Bollywood Filmmaker GP Sippy Dead

He directed the biggest bollywood movie of all time: Sholay. Here’s a movie song (composed by R.D. Burman) on YouTube.

From the BBc South Asia website:

Veteran Bollywood film producer GP Sippy has died in the western Indian city of Mumbai at the age of 93.

Mr Sippy was best known as the producer of Bollywood’s biggest ever commercial success, Sholay (Flames).

read more at BBC

Digital vs Analog Recording

After last weeks enlightening video on loudness processing, we are getting deeper into modern recording technology right now!

The dices fell a couple of years ago, but there’s still some discussion on this topic (started at Wired). I must say that digital recording and especially the processing of digital audio have developed a great deal in the right direction. If all that is written in the linked MOG entry is true and profound, than why are there one bit recorders becoming affordable?

I recently hooked up my turntable again, and after a break of more than six months, only listening to digital audio (CDs are digital audio too, in case you didn’t know), I must tell you that listening to music reproduced in an unbroken analog chain is like a warm shower. I read that 1 bit recorders are able to reproduce that, by not having a sampling rate, which is usually about twice the frequency we are able to here, in consumer products/files. Talking about dices.

However, I believe people rate a good tune higher than audio-fidelity. They listen to the lady on the phone, not the phone. I take it as a compliment as composer, and an inspiration as a sound engineer.


A resource about environmentally and socially responsible surf related products and lifestyle choices.

Online Dorks – No More!

Here’s how you can trick human resources departments into believing you’ve always been nice and smart.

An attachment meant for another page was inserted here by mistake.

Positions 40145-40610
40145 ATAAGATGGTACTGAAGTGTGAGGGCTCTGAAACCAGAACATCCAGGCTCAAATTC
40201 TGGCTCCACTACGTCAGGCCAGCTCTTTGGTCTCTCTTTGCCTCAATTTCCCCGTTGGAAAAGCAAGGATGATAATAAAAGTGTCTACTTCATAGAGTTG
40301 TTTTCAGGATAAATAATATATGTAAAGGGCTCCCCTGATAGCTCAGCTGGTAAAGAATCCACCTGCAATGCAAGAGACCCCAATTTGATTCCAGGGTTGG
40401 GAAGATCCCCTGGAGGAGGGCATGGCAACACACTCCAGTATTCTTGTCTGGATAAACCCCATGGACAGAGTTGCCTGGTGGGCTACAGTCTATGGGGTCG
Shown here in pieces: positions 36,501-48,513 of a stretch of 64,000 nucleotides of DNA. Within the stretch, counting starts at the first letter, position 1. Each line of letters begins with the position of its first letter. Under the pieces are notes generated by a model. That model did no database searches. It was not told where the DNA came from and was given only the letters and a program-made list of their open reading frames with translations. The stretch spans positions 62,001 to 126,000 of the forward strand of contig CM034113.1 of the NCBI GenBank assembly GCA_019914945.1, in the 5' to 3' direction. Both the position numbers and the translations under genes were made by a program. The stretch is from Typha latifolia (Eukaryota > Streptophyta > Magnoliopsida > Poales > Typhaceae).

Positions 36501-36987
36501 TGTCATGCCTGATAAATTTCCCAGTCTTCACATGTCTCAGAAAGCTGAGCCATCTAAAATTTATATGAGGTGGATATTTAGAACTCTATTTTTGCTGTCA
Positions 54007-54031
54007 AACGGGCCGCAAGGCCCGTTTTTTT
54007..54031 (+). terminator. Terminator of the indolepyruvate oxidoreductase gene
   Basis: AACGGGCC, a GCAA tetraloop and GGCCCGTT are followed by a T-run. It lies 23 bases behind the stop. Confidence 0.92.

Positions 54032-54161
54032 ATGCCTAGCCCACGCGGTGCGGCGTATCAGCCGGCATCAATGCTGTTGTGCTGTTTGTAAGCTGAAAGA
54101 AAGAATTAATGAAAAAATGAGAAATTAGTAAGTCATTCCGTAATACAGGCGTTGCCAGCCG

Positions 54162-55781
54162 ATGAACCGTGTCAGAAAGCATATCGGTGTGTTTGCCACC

Considering this is coming from an HR site – they apparently want to be fooled?! I actually think they are not so much looking for nice people – but people willing to go with the flow to the point of lying and denial. Being a dork or mean one never cost anybody the job afaik.


Dave Wronski in The Press

Surfguitar 101 made me aware of an article in Vintage Guitar Magazine. I don’t have it but it’s said to be really good, with big full color photos of his gear. Now, you don’t know who Dave Wronski is? He has this band called Slacktone. He’s working for Fender and plays with John Blair in Jon & The Nightriders, who were the most influential second wave surf band in the 80s, from an international view that is all I can say. Slacktone is Dave Wronski’s take on the modern Surf with strong historical references. They are one of the best, possible the best modern Surf band. He has great knowledge to get the tone he wants – and it’s amazing. He’s mainly a Jaguar player, even though he got famous with a Mosrite on the cover of Jon & The Nightriders Live At The Whiskey A Go-Go, a record any live performing surf band is hereby strongly advised to call their own.

It Wasn’t All Fun, Fun, Fun

A big article and interview on Brian Wilson in the Washington Post.
(through the exotica mailing list)

The Beach Boy’s Hymns to the Dream State of California Belied The Nightmare He Was Living

By J. Freedom du Lac
Washington Post Staff Writer Sunday, December 2, 2007; Page M01
LOS ANGELES — Brian Wilson still hears voices.
They stalk him sometimes when he’s on the concert stage, bedeviling him from inside his head. They ridicule and threaten the original Beach Boy, backing him into dark corners that don’t exist. Watch closely, says his wife, Melinda, and you can tell when Wilson’s schizoaffective disorder is having its way. His eyes become distant and glazed. Another auditory hallucination…

full article at

Two Tow-Teams Ride Biggest Swell to Ever Hit British Isles

Duncan Scott, 1st December 2007, Mullaghmore Head, Ireland: photo Kelly Allen

from Surfers Villagee (via Surfrider blog)

Surfersvillage Global Surf News, 1 December, 2007 : – – As Ireland was battered today by the largest ocean swells ever predicted by the Marine Institute’s weather buoys (14 metres), a group of four surfers braved the stormy conditions to successfully take on the biggest waves ever ridden in the British and Irish Isles, off Mullaghmore Head, south Donegal Bay, Ireland. Duncan Scott (Newquay, Cornwall, UK), Alistair Mennie (Portrush, N.Ireland), Gabe Davies (Newcastle, UK) and Ritchie Fitzgerald (Bundoran, Co. Donegal, Ireland) motored out at first light on two jetskis to await the arrival of the massive, storm-driven swells.

pics at BBC

video link